The idea of mixing and matching of vaccines is meant for person who are eligible to receive the second round of covid vaccine that is not like the first or initial dose manufacturer. Example is a person who has been vaccinated with Pfizer but opts for Moderna, this would qualify for a mixing and matching scenario.
According to data released by the CDC director some days ago, people eligible for vaccination can get any of the three available booster doses currently being rolled out to the public, irrespective of which shot they received as there first.
The decision and advisory come early to prepare people especially the elderly and to an extent those with underlying condition, whose health state is compromised and thus increases their chances and risk of severe infections. As it stands this vaccine mixes are meant for topping up the antibody’s levels. There is reliable data that indicated people who had received their initial single shot regimen of Johnson and Johnson got lower protection compared to the group that has been vaccinated with the initial two doses of Moderna and Pfizer-BioNTech vaccines.
The other group who has been identified and encouraged for half-dose of Moderna booster are those with underlying medical conditions and are aged 65 and above, beside the front-line works who stand a high chance of exposure to the disease in the cause of their performing their duties. This means for individual above 65 or those in high-risk category and had been vaccinated with Moderna or Pfizer they can get any shot as a booster provided its administered to them after six months since their uptake of the second dose.
It has also been noted by expert the lack of evidence which contradicts the safety of mixing two different coronavirus vaccine which is good news, even though the data origin had been carried on a small number of people in comparison to the much larger studies which had shown that each vaccine is safe and effective when administered separately.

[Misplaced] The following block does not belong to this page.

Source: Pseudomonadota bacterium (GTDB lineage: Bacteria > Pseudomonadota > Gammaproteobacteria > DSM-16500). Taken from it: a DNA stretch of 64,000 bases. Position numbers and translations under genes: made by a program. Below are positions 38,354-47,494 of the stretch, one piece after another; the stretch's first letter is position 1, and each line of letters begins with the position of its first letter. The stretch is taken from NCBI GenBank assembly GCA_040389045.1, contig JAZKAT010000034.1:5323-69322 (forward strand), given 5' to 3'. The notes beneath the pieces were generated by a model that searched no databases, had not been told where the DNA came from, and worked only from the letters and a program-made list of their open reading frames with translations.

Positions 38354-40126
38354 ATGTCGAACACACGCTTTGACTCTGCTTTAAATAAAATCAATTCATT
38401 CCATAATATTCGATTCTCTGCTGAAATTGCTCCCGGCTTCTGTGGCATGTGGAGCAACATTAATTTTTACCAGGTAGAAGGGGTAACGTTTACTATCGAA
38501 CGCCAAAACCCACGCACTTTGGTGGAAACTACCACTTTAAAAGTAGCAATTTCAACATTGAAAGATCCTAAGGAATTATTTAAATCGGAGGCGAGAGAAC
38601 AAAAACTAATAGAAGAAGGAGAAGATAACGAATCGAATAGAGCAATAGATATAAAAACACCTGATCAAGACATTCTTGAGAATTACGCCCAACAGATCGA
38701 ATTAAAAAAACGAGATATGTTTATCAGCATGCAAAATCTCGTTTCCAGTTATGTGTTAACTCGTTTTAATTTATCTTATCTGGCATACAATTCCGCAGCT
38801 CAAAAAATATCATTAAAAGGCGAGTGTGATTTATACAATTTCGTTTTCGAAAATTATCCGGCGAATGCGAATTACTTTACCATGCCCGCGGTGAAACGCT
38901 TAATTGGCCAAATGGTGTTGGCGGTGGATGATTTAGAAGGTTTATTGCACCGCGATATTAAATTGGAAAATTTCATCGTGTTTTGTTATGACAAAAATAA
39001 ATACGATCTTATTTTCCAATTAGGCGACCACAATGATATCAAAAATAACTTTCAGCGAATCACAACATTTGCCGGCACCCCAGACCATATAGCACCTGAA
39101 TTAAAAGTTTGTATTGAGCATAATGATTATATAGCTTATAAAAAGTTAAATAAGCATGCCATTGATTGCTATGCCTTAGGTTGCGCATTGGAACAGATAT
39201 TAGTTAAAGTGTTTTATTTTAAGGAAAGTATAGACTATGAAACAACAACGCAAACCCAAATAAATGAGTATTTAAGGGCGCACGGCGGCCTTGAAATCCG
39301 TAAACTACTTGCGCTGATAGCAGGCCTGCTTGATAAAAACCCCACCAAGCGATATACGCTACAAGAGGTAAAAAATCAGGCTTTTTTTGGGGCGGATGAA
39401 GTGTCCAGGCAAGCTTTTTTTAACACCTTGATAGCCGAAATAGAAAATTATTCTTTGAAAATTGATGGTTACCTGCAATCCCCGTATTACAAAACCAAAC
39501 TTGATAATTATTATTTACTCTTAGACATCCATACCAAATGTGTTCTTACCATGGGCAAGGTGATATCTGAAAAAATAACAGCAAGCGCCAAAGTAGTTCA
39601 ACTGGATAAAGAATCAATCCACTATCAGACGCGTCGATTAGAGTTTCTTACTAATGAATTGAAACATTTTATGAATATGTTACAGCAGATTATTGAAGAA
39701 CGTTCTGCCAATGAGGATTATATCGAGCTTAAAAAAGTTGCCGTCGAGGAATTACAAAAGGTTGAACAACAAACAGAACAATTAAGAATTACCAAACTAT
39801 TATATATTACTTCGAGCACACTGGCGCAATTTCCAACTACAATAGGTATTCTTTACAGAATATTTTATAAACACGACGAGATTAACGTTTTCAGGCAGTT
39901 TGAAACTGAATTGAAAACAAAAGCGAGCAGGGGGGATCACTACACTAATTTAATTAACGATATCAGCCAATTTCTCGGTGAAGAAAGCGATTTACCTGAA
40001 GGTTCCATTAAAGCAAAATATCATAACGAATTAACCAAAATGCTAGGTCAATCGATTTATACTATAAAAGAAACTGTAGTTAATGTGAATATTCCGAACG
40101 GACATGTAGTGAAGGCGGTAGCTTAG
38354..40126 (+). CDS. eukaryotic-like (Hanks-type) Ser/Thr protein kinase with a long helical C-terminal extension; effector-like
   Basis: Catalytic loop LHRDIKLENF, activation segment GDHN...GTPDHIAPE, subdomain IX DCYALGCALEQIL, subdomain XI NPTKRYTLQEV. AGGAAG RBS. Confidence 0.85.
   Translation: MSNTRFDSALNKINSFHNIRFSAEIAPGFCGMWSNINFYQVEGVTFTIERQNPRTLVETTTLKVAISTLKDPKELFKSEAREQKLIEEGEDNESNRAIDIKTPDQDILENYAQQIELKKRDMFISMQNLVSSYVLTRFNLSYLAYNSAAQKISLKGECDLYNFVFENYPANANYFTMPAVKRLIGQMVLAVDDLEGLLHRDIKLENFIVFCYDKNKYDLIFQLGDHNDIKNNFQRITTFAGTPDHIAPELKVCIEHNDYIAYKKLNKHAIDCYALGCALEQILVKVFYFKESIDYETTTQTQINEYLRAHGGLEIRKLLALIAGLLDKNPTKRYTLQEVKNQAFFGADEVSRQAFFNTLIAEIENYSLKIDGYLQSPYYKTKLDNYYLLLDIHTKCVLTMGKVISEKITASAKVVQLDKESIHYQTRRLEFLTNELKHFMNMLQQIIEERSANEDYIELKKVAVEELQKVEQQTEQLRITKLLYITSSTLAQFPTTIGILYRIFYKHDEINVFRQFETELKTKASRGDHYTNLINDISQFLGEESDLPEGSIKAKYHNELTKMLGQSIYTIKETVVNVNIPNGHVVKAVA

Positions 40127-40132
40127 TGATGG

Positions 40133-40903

The reason for the advocacy and administration of the booster vaccines is because booster shots help to train the body to fully respond to pathogens when exposed to, through creation of memory cells that can last longer and have the capability to fight these pathogens over a long stretch of time.
For the case of previous coronavirus variants, the vaccine antibodies from the initial dose could have been said to be good enough to protect an individual against the dangers of catching the virus for up to six months at most. But the emergence of the delta variant has highlighted the need for booster shots for the body to keep fighting against any serious illness or hospitalisation.
Further studies have recorded a slight potential risk associated with Johnson & Johnson booster vaccine, which cause a rare but serious type of blood clot called thrombosis with thrombocytopenia syndrome. This risk is predominant among women aged between 18 to 49 years old, they should be made aware of this risk and anyone who has developed this condition should not get a Johnson & Johnson booster.
Another potential risk of the Johnson & Johnson booster vaccine is a rare side effect called Guillain-Barré syndrome, this is a disorder in which the immune system damages the nerve cells, causing muscle weakness and sometimes paralysis. Those at highest risk for Guillain-Barré are men 50 to 64 years old, according to guidelines published by CDC in America. For most people who had suffered from the risk associated with Guillain-Barré syndrome, after a while they gained fully recovery from GBS, but some individuals case resulted to permanent nerve damage.
It is important to note that moderately or severely immune compromised people who have already received a third dose of the Pfizer-BioNTech or Moderna vaccines, they may get a fourth shot after six months or more from their last vaccination according to the CDC. These people can therefore receive a booster dose of any of the three vaccines for a total of four vaccine doses, according to the CDC.